Why Gaia is not a God of Totality

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Theory, Culture and Society, special issue on Geosocial Formations and the Anthropocene, Volume 34 Numbers 2–3 March–May 2017, pp.61-82.


When I meet a geologist, a geographer, a geochemist, or some expert in geopolitics, after a few minutes of conversation about what sort of topic they research, I conclude: “Then, why don’t you say that you are, in fact” (and here I adapt my sentence to each specialty) “a Gaialogist, a Gaiagrapher, a Gaiachemist, or someone deeply involved in Gaiapolitics”. And then I observe with some amusement how they react to this falsely innocent change in the prefix. After all, geo- and Gaia share exactly the same etymology, both come from the same entity Gè, actually a chtonic divinity much older than Olympian gods and goddesses, the primitive power who is sometimes addressed with the very apt epithet of Thousand Folds. The reactions of the scientists thus addressed are hugely entertaining: they position themselves, according to my admittedly small sample, along a gradient that goes from utter incomprehension (“what did you say?”), then to indignation (“Me? A Gaia something, no way, absolutely not”) to surprise (“after all, why not? Yes, in a certain sense, if you say so”) to complete approval, as if this was somewhat obvious and no longer in need of being stressed that they work on Gaia (“yes of course, I have devoted my whole professional life to it, why do you ask?”)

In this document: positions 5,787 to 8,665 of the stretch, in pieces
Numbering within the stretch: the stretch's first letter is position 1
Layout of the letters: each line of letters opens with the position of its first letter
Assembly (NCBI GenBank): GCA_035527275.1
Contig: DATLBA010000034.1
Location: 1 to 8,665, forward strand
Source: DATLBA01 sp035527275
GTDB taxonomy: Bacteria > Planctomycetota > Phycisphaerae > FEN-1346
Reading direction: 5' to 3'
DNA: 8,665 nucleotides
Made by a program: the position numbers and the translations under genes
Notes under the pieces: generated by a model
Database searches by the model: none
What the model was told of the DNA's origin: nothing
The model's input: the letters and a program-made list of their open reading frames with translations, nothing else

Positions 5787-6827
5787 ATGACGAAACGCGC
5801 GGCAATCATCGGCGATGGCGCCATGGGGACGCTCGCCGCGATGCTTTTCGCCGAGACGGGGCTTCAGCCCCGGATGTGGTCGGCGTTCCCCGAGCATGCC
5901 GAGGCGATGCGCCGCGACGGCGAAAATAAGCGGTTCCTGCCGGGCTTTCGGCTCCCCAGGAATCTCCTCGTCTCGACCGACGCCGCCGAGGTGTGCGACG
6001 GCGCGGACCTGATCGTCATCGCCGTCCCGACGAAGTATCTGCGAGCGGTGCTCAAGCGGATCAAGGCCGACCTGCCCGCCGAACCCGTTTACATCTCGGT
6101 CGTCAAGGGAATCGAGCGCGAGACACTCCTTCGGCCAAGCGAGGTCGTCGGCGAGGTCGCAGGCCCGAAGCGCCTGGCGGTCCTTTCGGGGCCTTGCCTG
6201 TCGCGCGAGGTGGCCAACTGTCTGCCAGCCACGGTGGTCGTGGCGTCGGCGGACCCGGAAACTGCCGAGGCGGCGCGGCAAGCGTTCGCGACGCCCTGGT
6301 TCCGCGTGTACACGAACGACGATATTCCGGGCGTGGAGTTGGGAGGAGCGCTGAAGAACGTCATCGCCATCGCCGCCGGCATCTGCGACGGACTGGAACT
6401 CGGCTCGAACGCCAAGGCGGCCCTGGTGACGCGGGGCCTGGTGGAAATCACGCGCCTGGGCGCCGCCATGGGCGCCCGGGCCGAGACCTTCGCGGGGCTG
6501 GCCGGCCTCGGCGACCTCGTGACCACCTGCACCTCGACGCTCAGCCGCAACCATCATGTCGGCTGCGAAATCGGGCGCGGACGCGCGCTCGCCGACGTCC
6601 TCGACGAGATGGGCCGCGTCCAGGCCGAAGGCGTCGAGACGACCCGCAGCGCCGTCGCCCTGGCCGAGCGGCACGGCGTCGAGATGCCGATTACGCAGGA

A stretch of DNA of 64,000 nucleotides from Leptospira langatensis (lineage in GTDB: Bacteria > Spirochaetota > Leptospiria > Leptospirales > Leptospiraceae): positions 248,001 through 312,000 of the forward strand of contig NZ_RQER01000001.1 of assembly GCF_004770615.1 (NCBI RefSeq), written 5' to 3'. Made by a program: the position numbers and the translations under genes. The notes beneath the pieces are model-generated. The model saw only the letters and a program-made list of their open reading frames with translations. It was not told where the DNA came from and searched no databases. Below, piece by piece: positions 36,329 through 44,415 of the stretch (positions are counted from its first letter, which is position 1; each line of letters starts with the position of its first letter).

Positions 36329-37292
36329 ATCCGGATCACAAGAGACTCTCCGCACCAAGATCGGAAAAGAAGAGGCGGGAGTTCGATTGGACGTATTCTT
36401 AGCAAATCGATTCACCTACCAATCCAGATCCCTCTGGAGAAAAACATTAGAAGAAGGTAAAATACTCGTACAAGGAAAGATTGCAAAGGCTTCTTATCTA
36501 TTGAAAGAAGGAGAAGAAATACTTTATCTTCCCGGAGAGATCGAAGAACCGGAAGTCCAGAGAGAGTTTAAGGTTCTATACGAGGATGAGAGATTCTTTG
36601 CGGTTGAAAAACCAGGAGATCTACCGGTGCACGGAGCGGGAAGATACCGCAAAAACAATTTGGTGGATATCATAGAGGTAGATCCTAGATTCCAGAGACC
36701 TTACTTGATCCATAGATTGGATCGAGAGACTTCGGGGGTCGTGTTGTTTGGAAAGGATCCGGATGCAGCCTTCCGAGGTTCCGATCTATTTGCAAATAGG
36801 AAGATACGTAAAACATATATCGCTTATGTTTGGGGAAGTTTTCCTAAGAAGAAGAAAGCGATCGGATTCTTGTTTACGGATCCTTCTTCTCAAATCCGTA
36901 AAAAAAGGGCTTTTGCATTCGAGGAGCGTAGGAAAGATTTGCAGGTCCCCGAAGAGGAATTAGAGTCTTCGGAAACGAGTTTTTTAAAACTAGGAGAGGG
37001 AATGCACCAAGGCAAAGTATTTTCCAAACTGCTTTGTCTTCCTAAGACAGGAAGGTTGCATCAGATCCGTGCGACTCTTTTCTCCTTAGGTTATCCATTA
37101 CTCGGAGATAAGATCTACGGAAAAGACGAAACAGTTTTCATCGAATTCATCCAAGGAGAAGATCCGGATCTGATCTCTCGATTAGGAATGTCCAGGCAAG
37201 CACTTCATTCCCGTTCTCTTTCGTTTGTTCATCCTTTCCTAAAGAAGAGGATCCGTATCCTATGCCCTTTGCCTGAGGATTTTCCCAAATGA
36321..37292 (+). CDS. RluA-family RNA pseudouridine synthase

Language: Portuguese
Title: "Como garantir que Gaia não seja um deus da totalidade"
Volume: in Danowski, D., E. Viveiros de Castro e F. Süssekind, Os Mil Nomes de Gaia: Do Antropoceno à Idade da Terra
Publisher: Rio de Janeiro
Date: 2016